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Types of Snapping Turtles

Flatback (Natator Depressa)
Flatback (Natator Depressa)

The flatback sea turtle was described as Chelonia depressa in 1880 by Samuel Garman in 1880, before being transferred to the genus Natator in 1908 by Allan Riverstone McCulloch. Description Illustration of a top view of a flatback sea turtle.

Green Turtle (Chelonia Mydas)
Green Turtle (Chelonia Mydas)

Hirth, H.F. 1997. Synopsis of the biological data on the green turtle Chelonia mydas (Linnaeus 1758). Fish and Wildlife Service Biological Report 97(1).

source: fws.gov
Hawksbill (Eretmochelys Imbricata)
Hawksbill (Eretmochelys Imbricata)

Recovery plan for hawksbill turtle (Eretmochelys imbricata) in the U.S. Caribbean, Atlantic, and Gulf of Mexico. National Marine Fisheries Service, St. Petersburg, FL. National Marine Fisheries Service and U.S. Fish and Wildlife Service.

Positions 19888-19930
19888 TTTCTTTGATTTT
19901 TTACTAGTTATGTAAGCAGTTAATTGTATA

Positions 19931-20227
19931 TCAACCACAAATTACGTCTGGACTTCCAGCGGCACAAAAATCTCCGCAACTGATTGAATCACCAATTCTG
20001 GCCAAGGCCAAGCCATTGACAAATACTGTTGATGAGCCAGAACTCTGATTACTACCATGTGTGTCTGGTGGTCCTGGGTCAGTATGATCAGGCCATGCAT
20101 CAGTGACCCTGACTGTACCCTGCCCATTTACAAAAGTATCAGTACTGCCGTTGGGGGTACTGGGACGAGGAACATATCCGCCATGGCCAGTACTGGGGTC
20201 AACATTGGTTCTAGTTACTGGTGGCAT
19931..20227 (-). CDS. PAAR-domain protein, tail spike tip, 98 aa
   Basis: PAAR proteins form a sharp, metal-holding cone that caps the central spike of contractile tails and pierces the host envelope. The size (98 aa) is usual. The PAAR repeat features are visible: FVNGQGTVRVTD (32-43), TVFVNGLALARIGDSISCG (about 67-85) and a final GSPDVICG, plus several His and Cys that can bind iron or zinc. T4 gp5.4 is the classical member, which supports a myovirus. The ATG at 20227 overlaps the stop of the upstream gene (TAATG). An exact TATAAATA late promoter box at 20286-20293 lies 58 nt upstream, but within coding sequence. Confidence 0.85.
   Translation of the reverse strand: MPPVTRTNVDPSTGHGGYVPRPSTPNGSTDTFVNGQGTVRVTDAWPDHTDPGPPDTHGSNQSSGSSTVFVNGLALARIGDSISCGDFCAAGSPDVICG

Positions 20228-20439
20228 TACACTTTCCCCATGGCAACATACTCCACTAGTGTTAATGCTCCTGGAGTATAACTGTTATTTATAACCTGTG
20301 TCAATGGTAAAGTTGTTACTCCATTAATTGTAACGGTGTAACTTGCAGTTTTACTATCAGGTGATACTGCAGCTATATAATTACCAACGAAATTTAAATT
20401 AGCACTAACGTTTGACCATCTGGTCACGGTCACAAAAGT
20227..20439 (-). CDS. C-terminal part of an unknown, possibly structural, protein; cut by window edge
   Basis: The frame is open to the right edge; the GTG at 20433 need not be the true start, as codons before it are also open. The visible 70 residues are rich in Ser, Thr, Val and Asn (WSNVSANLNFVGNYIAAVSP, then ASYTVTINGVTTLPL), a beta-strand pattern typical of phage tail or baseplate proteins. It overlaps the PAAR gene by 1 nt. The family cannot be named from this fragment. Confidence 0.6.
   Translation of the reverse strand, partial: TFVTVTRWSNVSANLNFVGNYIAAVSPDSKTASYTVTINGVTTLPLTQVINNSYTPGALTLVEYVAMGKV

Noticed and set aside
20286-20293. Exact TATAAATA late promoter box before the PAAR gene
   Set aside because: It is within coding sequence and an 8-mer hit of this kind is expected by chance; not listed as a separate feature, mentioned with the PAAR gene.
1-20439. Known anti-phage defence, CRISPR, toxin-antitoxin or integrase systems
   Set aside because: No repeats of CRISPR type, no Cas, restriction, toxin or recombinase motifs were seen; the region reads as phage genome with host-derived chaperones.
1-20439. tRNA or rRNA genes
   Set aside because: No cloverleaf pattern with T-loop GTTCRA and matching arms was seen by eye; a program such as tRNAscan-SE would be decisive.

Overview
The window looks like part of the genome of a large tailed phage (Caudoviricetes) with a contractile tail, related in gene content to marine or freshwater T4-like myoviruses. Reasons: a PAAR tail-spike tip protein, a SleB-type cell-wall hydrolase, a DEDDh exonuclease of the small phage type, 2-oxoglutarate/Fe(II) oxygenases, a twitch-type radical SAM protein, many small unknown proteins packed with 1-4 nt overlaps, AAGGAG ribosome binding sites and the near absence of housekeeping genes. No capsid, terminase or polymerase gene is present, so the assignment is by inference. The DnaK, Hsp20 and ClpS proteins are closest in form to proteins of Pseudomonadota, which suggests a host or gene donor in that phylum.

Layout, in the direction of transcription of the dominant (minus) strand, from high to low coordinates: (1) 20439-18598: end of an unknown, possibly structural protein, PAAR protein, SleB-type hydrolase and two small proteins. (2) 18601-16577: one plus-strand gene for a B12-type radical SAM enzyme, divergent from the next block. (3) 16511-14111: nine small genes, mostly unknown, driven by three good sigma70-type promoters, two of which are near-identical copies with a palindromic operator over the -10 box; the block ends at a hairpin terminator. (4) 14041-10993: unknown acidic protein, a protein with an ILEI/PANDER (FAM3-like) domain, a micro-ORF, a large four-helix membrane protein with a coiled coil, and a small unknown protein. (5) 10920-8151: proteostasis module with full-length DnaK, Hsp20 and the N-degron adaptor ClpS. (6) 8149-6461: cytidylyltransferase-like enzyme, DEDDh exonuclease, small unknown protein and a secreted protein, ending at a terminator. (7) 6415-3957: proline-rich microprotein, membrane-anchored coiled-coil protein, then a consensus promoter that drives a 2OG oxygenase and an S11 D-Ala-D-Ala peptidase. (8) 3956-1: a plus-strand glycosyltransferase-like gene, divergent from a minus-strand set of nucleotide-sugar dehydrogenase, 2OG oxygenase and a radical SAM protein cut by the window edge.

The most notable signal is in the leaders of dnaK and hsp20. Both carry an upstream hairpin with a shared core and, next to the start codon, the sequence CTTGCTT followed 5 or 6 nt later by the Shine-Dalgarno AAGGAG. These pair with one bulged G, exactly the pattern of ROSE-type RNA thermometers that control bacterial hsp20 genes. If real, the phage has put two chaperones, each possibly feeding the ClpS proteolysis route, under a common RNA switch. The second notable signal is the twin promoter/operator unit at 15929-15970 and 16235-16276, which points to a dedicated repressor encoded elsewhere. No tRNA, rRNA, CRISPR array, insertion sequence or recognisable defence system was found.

source: fws.gov
image: diverosa.com
Kemp's Ridley (Lepidochelys Kempii)
Kemp's Ridley (Lepidochelys Kempii)

Kemp's ridley sea turtle (Lepidochelys kempii), or the Atlantic ridley sea turtle, is the rarest species of sea turtle and is critically endangered.

Leatherback (Dermochelys Coriacea)
Leatherback (Dermochelys Coriacea)

Pacific leatherback sea turtles are one of NOAA Fisheries' Species in the Spotlight. Pacific leatherback sea turtles are genetically and biologically unique. They migrate extreme distances across the Pacific from nesting to foraging areas, and are generally larger in size than Atlantic leatherbacks.

source: nmfs.noaa.gov
Loggerhead (Caretta Caretta)
Loggerhead (Caretta Caretta)

The loggerhead turtle was first listed under the Endangered Species Act (ESA) as threatened throughout its range on July 28, 1978. In September 2011, NMFS and U.S. Fish and Wildlife Service listed 9 Distinct Population Segments (DPSs) [pdf] of loggerhead sea turtles under the ESA.

source: nmfs.noaa.gov
Olive Ridley (Lepidochelys Olivacea)
Olive Ridley (Lepidochelys Olivacea)

Some olive ridleys employ a mixed nesting strategy. For example, a single female might nest during an arribada, as well as nest alone during the same nesting season. Arribada nesting is a behavior found only in the genus Lepidochelys: Kemp's ridley sea turtles and olive ridley sea turtles. Although other turtles have been documented nesting in groups, no other turtles (marine or otherwise) have been observed nesting in such mass numbers and synchrony.

source: nmfs.noaa.gov